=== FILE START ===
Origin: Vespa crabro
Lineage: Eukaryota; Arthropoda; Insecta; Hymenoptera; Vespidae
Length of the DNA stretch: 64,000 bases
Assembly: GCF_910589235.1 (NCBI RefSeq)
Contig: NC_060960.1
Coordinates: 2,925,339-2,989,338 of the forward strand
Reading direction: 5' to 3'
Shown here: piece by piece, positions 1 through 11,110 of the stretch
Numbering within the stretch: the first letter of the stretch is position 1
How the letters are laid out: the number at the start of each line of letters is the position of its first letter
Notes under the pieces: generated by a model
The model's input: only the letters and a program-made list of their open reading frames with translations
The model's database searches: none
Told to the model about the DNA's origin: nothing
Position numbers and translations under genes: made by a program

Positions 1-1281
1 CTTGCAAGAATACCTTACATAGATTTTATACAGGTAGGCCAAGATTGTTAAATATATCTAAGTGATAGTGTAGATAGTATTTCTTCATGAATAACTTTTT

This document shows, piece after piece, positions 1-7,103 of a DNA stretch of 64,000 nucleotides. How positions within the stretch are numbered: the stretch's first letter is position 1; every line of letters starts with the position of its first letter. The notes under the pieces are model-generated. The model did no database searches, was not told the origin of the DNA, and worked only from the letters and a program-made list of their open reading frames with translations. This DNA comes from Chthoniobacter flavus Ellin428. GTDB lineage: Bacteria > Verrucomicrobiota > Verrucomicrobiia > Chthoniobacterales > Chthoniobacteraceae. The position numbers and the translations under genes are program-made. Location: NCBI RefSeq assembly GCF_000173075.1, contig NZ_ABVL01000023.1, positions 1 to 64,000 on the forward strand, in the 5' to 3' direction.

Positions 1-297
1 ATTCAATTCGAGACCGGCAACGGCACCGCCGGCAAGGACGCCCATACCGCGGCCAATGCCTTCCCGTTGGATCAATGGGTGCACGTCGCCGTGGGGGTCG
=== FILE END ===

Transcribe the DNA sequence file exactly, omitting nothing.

Origin: Vespa crabro
Lineage: Eukaryota; Arthropoda; Insecta; Hymenoptera; Vespidae
Length of the DNA stretch: 64,000 bases
Assembly: GCF_910589235.1 (NCBI RefSeq)
Contig: NC_060960.1
Coordinates: 2,925,339-2,989,338 of the forward strand
Reading direction: 5' to 3'
Shown here: piece by piece, positions 1 through 11,110 of the stretch
Numbering within the stretch: the first letter of the stretch is position 1
How the letters are laid out: the number at the start of each line of letters is the position of its first letter
Notes under the pieces: generated by a model
The model's input: only the letters and a program-made list of their open reading frames with translations
The model's database searches: none
Told to the model about the DNA's origin: nothing
Position numbers and translations under genes: made by a program

Positions 1-1281
1 CTTGCAAGAATACCTTACATAGATTTTATACAGGTAGGCCAAGATTGTTAAATATATCTAAGTGATAGTGTAGATAGTATTTCTTCATGAATAACTTTTT

This document shows, piece after piece, positions 1-7,103 of a DNA stretch of 64,000 nucleotides. How positions within the stretch are numbered: the stretch's first letter is position 1; every line of letters starts with the position of its first letter. The notes under the pieces are model-generated. The model did no database searches, was not told the origin of the DNA, and worked only from the letters and a program-made list of their open reading frames with translations. This DNA comes from Chthoniobacter flavus Ellin428. GTDB lineage: Bacteria > Verrucomicrobiota > Verrucomicrobiia > Chthoniobacterales > Chthoniobacteraceae. The position numbers and the translations under genes are program-made. Location: NCBI RefSeq assembly GCF_000173075.1, contig NZ_ABVL01000023.1, positions 1 to 64,000 on the forward strand, in the 5' to 3' direction.

Positions 1-297
1 ATTCAATTCGAGACCGGCAACGGCACCGCCGGCAAGGACGCCCATACCGCGGCCAATGCCTTCCCGTTGGATCAATGGGTGCACGTCGCCGTGGGGGTCG